The research and trying to recreate the actual units is proving to be very enjoyable! Never painted any Flames of War stuff before and definitely nothing in this scale! After years of painting only in 28mm painting in 15mm is proving to be a novel challenge!!
67184 Lieutenant Colonel Humphrey Reginald Woods, D.S.O, M.C & Bar.
The King's Royal Rifle Corps
Commanding Officer of the 9th.Bn. Durham L.I
Killed in action on 14th.June 1944, aged 28.
Son of Colonel Reginald Herbert Woods, O.B.E.,M.C., and Ivy Oswald Woods, of
He is buried in Plot XV.F.26 Bayeux War Cemetery.
Sgt.Charles Eagles, who was feet away from him when he was wounded by mortar fire,
remembers his last words being, "surely they haven't hit me?"
Major John Mogg 9th Durham Light Infantry
Major John Mogg was the second in command of the 9th.DLI. He had joined the Battalion in a sealed camp, one week before D-Day.
The following is his account of the action, which was written in the 1970's for the Staff College.
' We crossed the Start Line at 10:15 on the morning of
the 14th. behind an immense fire plan from the Corps Artillery and the
Air. The wood literally appeared to be devastated immediately to our
front some three hundred yards away.
Typhoons with rockets
and bombs straddled and plastered the wood. We crossed the SL with
infantry leading two platoons up and one in reserve trying to keep up
with the timings of the Artillery and Air support. In the Bocage the
normal form was for infantry to lead but supported very closely by tanks
from the flanks and in certain cases with individual tanks travelling
with the infantry. This helped communication and was greatly different
to the battles in the desert and in the open country of the Goodwood
operation and the NW German plain later on.
As we crossed
the standing corn, and supported by 4/7th.RDG, the barrage gradually
lifted and we thought we should reach the wood with little difficulty.
Gradually the enemy came to life. Two tanks opened up from the wood and
withering fire from Spandaus caught the leading companies in enfilade
fire. There were many casualties but the leading companies reached the
wood where bitter fighting ensued. The enemy were well dug in and had
sited their Spandaus to give excellent cross fire. We discovered
afterwards that many of the Spandaus which had continued to fire during
the barrage had string attachments enabling the enemy to fire on fixed
lines from the bottom of the trench.
'A' Coy on the left
suffered tremendous casualties, including all their Officers. 'C' Coy on
the right were making some headway with heavy fighting towards
At this stage the Commanding Officer ordered
the two reserve companies to pass through and try to gain the objective.
'B' Coy passed through 'A' but immediately suffered heavy casualties,
losing all their Officers but one.
The Commanding Officer
was with his Tac HQ following 'A' Coy on the left. I was with 'C' Coy on
the right and we had a conversation on the wireless. It was clear that
the companies on the left would make no further progress and he ordered
me to push on with the two right hand companies to Lingevres. He would
withdraw the remnants of 'A' and 'B' and reinforce us on the right.
Three minutes later he was killed by a mortar bomb and his IO was
By noon I found myself in command of what was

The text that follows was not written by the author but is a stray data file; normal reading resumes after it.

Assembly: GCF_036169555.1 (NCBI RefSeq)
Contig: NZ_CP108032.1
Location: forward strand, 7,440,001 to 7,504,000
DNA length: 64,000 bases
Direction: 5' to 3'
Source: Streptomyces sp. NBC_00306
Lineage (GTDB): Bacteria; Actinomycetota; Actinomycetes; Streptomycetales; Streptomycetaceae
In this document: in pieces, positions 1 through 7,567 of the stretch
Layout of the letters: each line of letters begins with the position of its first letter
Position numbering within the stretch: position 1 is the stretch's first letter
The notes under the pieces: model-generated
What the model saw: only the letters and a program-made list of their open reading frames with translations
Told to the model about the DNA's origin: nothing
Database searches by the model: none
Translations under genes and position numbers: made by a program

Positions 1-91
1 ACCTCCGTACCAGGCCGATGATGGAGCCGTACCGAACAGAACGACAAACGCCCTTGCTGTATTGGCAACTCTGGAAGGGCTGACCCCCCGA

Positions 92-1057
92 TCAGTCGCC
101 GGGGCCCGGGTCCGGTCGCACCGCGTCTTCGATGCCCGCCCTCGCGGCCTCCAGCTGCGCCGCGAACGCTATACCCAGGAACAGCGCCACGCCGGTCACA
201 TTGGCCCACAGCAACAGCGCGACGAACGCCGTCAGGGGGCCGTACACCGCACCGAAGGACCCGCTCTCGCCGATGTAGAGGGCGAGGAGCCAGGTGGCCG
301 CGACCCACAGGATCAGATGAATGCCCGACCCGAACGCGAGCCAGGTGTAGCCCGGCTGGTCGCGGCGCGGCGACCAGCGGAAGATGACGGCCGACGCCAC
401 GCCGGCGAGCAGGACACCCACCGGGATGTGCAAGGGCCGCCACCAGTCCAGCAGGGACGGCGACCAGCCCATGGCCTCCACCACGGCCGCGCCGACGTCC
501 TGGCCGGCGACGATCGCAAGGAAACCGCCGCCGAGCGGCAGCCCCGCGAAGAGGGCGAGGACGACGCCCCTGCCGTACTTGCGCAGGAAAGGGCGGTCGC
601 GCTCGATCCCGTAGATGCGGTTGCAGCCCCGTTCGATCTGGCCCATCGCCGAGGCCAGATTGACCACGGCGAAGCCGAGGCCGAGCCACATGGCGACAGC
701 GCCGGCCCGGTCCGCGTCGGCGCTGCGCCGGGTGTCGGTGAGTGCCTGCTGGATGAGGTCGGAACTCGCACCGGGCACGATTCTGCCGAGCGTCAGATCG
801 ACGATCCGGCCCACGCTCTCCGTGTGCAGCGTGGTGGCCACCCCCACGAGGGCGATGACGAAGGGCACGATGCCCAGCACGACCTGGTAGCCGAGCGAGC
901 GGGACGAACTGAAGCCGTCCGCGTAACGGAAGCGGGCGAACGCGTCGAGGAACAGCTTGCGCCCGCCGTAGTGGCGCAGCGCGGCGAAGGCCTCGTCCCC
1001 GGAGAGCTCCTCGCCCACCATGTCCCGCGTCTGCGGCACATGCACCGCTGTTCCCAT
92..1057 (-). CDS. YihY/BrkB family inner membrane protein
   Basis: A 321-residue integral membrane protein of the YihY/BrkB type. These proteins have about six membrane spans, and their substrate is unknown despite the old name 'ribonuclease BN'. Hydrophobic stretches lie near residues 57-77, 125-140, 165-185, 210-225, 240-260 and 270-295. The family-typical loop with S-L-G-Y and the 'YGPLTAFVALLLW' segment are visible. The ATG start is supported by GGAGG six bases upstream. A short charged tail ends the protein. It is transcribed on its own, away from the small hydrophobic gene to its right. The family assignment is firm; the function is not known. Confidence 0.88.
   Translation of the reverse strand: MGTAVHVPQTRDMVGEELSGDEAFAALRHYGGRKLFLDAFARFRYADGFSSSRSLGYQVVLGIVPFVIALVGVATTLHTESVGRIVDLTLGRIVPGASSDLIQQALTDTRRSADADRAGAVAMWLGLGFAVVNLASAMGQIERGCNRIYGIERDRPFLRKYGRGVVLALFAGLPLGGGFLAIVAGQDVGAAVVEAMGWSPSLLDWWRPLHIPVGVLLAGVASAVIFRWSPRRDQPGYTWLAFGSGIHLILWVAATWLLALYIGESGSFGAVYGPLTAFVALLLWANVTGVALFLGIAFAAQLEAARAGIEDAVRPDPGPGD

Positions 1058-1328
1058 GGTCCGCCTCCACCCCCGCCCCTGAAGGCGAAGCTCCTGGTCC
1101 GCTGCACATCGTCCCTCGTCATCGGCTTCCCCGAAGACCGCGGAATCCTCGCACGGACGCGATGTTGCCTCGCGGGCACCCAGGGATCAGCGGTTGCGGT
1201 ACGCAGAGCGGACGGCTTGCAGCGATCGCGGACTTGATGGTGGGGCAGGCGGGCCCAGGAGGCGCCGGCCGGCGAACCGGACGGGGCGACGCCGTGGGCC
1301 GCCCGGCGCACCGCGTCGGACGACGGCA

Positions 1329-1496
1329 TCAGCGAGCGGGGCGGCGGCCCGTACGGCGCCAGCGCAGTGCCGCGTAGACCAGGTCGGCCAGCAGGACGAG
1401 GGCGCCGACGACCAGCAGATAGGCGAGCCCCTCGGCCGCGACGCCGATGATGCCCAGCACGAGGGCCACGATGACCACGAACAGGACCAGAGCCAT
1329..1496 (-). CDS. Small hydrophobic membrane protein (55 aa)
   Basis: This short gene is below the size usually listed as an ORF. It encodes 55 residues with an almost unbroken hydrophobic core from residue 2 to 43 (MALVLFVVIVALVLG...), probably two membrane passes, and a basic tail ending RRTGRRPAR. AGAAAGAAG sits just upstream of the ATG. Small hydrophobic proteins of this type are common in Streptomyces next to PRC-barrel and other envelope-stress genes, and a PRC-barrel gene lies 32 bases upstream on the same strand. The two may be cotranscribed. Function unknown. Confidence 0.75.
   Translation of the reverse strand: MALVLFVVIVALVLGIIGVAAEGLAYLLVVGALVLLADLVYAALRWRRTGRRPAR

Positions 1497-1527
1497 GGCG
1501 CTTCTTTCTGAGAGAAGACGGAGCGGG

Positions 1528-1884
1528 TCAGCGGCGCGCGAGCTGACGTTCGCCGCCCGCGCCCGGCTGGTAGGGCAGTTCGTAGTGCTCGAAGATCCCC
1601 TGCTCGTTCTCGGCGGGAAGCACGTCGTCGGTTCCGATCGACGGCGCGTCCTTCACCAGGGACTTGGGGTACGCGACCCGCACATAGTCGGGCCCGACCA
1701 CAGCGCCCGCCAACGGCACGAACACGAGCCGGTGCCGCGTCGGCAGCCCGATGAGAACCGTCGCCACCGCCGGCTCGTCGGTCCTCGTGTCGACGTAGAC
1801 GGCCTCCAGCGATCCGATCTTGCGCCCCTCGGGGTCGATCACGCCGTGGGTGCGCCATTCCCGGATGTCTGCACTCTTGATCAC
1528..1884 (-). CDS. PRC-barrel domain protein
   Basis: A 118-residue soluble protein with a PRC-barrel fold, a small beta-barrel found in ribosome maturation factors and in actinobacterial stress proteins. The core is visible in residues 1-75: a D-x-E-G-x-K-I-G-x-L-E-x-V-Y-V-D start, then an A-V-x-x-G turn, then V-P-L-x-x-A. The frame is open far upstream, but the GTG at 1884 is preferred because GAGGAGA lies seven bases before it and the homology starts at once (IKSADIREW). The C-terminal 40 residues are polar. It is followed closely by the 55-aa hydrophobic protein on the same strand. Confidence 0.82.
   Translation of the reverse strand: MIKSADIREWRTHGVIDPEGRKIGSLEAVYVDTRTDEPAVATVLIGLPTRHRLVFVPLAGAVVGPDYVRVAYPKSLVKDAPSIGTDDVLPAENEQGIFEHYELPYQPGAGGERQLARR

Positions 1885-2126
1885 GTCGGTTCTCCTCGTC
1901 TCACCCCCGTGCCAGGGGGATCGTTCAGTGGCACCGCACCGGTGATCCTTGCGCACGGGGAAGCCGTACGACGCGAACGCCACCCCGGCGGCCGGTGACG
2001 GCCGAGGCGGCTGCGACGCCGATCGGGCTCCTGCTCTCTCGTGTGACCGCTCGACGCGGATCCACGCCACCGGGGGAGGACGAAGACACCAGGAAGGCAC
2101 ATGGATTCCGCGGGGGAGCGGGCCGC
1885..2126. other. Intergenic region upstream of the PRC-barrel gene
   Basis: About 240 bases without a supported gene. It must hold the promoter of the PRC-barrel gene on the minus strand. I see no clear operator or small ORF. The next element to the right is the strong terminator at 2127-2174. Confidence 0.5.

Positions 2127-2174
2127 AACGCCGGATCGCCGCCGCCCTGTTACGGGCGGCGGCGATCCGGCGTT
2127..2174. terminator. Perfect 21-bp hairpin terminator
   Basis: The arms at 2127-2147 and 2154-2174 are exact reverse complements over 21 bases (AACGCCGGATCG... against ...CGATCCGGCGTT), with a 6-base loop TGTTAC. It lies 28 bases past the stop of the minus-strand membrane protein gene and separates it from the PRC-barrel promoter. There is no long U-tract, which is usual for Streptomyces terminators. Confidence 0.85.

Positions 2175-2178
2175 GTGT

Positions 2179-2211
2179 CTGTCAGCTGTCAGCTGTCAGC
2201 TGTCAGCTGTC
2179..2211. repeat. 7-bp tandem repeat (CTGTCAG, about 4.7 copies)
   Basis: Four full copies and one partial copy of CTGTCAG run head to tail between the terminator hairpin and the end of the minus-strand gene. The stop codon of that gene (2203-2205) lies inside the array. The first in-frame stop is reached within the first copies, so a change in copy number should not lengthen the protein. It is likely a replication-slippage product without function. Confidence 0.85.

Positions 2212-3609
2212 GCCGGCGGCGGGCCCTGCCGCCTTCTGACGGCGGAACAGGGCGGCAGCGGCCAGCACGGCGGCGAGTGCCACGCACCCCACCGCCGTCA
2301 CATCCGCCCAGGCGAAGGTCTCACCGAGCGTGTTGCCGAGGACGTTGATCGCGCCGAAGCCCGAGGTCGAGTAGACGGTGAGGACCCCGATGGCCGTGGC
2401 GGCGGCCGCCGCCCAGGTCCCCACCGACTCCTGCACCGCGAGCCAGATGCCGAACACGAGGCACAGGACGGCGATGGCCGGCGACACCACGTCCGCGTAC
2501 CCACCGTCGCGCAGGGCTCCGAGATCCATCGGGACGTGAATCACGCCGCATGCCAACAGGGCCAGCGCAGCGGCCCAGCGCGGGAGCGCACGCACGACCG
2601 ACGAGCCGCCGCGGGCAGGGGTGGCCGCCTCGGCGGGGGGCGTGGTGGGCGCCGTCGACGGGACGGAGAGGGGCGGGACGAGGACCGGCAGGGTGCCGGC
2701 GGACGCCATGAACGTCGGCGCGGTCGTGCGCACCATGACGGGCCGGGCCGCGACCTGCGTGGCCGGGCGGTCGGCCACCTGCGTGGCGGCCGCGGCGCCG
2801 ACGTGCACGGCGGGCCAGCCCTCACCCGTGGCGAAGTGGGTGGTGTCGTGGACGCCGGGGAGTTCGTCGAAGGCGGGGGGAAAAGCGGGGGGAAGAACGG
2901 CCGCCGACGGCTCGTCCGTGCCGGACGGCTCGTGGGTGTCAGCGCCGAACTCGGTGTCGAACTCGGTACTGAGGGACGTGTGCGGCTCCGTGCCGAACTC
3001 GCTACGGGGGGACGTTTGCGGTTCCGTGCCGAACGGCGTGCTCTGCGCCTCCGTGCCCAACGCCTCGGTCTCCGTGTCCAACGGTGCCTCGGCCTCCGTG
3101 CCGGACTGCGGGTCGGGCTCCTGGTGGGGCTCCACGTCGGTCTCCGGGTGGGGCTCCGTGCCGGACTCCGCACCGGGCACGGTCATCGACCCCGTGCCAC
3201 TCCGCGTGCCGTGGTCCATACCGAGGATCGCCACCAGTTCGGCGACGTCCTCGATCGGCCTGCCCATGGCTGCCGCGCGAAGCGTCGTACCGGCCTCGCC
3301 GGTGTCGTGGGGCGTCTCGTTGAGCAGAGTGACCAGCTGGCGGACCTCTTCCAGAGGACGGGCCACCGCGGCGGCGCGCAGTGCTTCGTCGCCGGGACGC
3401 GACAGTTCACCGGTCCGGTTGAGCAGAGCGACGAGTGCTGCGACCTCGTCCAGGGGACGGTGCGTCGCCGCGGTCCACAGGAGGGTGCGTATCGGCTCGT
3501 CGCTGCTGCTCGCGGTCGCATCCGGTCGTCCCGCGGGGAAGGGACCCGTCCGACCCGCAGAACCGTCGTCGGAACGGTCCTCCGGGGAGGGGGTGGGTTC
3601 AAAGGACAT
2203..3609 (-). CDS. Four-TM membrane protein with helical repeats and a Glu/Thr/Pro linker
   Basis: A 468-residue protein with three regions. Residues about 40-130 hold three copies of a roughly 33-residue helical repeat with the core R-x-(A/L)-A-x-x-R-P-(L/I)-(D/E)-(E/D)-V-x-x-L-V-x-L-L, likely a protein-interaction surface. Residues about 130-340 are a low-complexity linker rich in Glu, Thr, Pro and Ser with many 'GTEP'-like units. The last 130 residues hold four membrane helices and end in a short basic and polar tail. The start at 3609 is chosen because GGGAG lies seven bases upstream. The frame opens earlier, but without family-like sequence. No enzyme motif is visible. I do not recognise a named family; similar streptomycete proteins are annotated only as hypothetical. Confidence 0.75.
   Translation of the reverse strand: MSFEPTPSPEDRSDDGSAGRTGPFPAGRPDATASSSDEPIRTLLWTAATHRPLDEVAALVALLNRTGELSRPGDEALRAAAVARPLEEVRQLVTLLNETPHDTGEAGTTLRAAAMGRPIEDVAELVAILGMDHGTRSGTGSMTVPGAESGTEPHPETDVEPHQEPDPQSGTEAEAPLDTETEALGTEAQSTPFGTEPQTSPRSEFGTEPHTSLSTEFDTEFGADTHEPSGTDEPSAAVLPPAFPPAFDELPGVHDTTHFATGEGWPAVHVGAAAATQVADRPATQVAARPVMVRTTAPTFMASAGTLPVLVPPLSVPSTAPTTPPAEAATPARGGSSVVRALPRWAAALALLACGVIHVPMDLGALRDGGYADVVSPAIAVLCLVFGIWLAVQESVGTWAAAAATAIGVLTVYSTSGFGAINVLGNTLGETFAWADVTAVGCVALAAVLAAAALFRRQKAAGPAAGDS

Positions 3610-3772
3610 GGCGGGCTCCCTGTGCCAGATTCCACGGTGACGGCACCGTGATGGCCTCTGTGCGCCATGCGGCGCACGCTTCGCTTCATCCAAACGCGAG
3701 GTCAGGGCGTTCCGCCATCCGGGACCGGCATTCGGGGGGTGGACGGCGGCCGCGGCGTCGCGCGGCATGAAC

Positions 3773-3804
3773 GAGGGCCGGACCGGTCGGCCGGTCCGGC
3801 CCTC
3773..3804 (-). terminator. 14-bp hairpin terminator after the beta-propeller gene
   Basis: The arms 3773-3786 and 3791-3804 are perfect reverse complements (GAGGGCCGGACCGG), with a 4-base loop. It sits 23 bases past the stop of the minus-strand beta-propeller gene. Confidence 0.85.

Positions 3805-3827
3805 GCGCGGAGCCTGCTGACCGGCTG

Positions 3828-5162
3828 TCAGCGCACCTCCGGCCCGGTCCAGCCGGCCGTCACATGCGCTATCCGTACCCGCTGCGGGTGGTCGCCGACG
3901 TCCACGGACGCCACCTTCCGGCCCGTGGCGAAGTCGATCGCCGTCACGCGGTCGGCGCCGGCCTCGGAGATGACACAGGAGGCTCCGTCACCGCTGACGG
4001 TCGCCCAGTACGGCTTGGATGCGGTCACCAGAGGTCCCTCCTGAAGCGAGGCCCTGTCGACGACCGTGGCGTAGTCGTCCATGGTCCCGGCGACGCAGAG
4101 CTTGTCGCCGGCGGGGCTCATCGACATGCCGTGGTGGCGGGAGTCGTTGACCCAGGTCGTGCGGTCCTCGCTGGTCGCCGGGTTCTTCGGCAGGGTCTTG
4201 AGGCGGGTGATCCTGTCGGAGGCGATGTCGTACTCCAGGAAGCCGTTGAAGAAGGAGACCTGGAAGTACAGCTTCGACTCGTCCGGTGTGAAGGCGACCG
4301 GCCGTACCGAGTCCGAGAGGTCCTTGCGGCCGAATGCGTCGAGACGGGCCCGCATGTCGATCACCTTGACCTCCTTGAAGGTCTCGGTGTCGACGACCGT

left of 9 DLI in the village of Lingevres, with 'D' Coy fairly strong,
'C' Coy at about one platoon strength and the remnants of 'A' and 'B' on
their way to reinforce us. I had a quick 'O' Group.
ordered 'D' Coy to occupy the East and SE edge of the village facing
towards Tilly and 'C' Coy of one platoon to look after the approaches
from the South. I made a DF fire plan with my gunner, Ken Swann of 86
I ordered the support weapons to move forward,
putting the carriers to guard the Western approach and set up my Bn. HQ
in the area of the Bridge over the stream just North of the village and
on the Bn axis. I sited the five remaining A.Tk. guns singly, facing
down the road approaches. This was a fatal mistake as in the first
counter attack four of the five were knocked out by advancing tanks
coming down the road. It taught me never to site A.Tk. guns to fire
frontally, but always to engage tanks from a flank.
midday onwards enemy tanks attacked the village, but luckily with no
infantry support, but much shelling. I ordered three tank hunting
patrols to go out and accompanied one myself. A very inexperienced and
foolish thing to do when I was commanding a Bn. I only mention it as an
amusing side line in that having crept under Bocage banks across four
fields and sited the PIAT A.Tk. weapon on top of a bank to fire at a
Panther tank I ordered the gunner to fire, the Geordie said " I don't
know how the bloody thing works". He had carried it across the channel
and for seven days in Normandy!! A lesson perhaps. In fact the Panther
was eventually made a non-runner by this PIAT and the crew 'baled out'.
At about 1630 the expected counter attack
materialised, developing strongly on the left flank. The attack was
mostly from enemy tanks supported by about a company of infantry. A call
for support from our Artillery and the Air assisted in repelling the
By nightfall we still held the village
and were in touch with the 6th. DLI in Verrieres. At about nine o'clock
we were relieved by the 2nd Glosters and heaved a very large sigh of
The casualties between 10:15 and 21:00 hrs. amounted to:-
22 Officers and 226 Other Ranks Killed wounded or missing.
Major Mogg was awarded a D.S.O. for this action and for destroying a
Panther tank at close range with a PIAT. He went on to become a General
in the Post- War British Army.
Sadly, General Sir John Mogg died on the 28th.of October 2001.
The CO and 2ic of 9th Bn DLI:
Sniper teams attached to the Btn HQ: